networks.  These new multimedia services will include telephony and
 videoconferencing, delivered using the basic Internet Protocol (IP)
 technology that is used to send data via the Internet.
 PacketCable 1.0 provides Voice over IP (VoIP) service delivery.  The
 VoIP service is supported at the customer site by two key components:
 a Cable Modem (CM) and a Media Terminal Adapter (MTA).  The CM
 converts the cable RF signals to/from various IP voice protocols,
 while the MTA converts the VoIP protocols into analog telephony
 compatible with a common telephone.
 The CM and MTA may be packaged together or separately.  If packaged
 together, the unit is referred to as an Embedded-MTA (EMTA - depicted
 in Figure 1).  If packaged separately, the MTA is referred to as a
 Standalone MTA (SMTA).
           |----------------------------------------------|
           |                                              |
           |   |-----------|           |-------------|    |
           |   |           |           |             |    |
 Telephony |   |  Media    | internal  |   Cable     |    | RF Link
 ----------|---| Terminal  |===========|   Modem     |----|-------
 Link      |   | Adapter   | connection|             |    |
           |   |-----------|           |-------------|    |
           |                                              |
           |----------------------------------------------|
                Figure 1. PacketCable 1.0 Embedded-MTA
 The CM and MTA are distinct IP devices: each has its own MAC address
 and IP configuration.  The CM and MTA utilize the DHCP protocol to
 obtain IP configuration.  It is assumed that the CM and MTA may be
 administered by different business entities.  The CM communicates
 with and is configured by the Data Access Provider's (DAP's) DHCP
 servers.  Likewise, the MTA communicates with and is configured by
 the Telephony Service Provider's (TSP's) DHCP servers.

Beser & Duffy Standards Track [Page 3] RFC 3495 DHCP Option for CableLabs Clients March 2003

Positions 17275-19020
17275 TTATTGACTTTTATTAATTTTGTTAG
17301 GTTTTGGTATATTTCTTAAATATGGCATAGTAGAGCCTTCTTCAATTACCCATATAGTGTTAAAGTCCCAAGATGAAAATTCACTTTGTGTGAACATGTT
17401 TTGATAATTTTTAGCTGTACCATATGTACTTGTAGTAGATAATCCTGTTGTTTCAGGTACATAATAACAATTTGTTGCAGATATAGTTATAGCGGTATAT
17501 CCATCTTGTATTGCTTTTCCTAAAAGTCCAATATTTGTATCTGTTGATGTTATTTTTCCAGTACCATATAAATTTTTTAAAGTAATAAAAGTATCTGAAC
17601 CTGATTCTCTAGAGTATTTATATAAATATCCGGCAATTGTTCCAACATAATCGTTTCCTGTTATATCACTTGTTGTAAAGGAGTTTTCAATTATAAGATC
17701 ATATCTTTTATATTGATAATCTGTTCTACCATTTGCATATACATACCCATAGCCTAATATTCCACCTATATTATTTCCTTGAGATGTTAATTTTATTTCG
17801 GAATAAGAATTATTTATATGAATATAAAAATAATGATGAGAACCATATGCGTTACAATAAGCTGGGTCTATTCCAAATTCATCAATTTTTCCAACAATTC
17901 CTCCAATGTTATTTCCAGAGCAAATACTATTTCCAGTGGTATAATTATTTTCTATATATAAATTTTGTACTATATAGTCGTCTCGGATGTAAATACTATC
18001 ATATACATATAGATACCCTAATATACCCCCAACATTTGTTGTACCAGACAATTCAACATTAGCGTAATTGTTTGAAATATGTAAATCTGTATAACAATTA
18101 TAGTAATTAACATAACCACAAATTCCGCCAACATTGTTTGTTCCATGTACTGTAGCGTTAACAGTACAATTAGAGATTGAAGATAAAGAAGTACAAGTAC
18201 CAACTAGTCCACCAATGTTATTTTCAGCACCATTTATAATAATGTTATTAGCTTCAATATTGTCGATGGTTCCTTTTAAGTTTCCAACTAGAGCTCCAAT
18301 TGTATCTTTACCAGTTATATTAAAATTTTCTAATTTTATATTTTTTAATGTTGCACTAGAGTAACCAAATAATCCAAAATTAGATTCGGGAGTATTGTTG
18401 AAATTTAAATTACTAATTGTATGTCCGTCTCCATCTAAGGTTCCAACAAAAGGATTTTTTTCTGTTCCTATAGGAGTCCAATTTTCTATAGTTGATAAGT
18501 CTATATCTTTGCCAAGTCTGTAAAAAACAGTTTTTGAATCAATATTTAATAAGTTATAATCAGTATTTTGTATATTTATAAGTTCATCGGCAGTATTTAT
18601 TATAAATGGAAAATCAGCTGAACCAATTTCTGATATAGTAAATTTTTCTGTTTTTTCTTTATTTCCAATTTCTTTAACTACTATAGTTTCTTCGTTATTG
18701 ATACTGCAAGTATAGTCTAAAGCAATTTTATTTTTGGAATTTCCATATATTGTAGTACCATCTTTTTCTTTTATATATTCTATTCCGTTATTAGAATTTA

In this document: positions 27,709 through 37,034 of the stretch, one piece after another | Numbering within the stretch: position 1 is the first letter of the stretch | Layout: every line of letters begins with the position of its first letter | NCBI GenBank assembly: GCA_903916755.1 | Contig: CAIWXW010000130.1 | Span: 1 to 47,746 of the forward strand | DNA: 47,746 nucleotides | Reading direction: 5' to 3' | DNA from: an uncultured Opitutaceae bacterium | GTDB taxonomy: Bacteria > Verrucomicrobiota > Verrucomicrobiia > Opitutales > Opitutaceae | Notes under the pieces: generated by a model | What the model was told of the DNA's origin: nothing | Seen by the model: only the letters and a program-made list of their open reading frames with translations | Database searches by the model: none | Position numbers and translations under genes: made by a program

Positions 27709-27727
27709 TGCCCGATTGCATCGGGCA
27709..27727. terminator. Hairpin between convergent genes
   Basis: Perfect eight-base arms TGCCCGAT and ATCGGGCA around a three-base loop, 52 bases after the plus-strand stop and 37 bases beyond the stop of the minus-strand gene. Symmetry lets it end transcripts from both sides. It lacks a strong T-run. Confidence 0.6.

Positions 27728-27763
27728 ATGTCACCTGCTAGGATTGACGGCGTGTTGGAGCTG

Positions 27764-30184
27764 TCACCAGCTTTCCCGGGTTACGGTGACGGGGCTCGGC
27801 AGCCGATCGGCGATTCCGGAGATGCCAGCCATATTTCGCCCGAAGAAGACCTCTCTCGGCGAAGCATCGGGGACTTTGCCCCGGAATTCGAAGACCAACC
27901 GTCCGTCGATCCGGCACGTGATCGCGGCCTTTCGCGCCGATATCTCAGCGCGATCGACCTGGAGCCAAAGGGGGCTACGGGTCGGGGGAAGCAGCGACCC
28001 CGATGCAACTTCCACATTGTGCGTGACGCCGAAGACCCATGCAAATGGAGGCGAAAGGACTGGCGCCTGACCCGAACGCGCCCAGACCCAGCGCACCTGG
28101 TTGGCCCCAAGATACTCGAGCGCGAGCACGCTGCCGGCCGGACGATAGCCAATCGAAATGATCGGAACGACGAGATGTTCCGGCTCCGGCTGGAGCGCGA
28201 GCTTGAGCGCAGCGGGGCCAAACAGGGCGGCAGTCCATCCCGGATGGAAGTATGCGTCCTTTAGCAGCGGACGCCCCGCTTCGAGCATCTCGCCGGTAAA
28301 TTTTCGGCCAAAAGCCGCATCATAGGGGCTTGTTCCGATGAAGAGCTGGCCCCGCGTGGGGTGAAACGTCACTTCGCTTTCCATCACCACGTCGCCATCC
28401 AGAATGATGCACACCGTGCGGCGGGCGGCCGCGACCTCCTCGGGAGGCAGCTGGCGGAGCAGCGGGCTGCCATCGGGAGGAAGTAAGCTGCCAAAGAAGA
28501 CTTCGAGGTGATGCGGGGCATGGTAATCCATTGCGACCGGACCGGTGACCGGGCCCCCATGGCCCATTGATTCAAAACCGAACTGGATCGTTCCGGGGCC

The PacketCable architecture requires that the business entity
 controlling the configuration of the CM also determines which
 business entities control the configuration of the MTA.  This is
 similar to the example found in the PSTN system: individuals can pick
 their long distance carriers even though the ultimate control of
 their telephone remains with the local carrier.
 Due to specific needs of the MTA configuration process (described in
 [7]), a new CableLabs Client Configuration (CCC) option is needed for
 the DHCP protocol.  Both CM and MTA DHCP clients will request this
 option.  When requested, both the DAP and TSP DHCP servers will
 populate this option into DHCP responses.  See section 6 for further
 operational details.
 It should be noted that, although the CCC option will be initially
 deployed to support PacketCable VOIP applications, the CCC option
 will also be used to support various non VOIP applications.  Use of
 the CCC option does not necessarily mean that the service provider is
 a TSP.

4. CableLabs Client Configuration Option Format

 The option begins with a tag octet containing the option code (code
 122).  A length octet follows the tag octet.  The value of the length
 octet does not include itself or the tag octet.  The length octet is
 followed by "length" octets of sub-option content (total length, not
 sub-option count).  The option layout is depicted below:
    +------+--------+--------------+--------------+---+--------------+
    | 122  | Length | Sub-option 1 | Sub-option 2 |...| Sub-option n |
    +------+--------+--------------+--------------+---+--------------+
 When the total length of a CCC option exceeds 255 octets, the
 procedure outlined in [4] MUST be employed to split the option into
 multiple, smaller options.
 A sub-option begins with a tag octet containing the sub-option code.
 A length octet follows the tag octet.  The value of the length octet
 does not include itself or the tag octet.  The length octet is
 followed by "length" octets of sub-option information.  The sub-
 option layout is depicted below:
    +-------------------+--------+------------------------+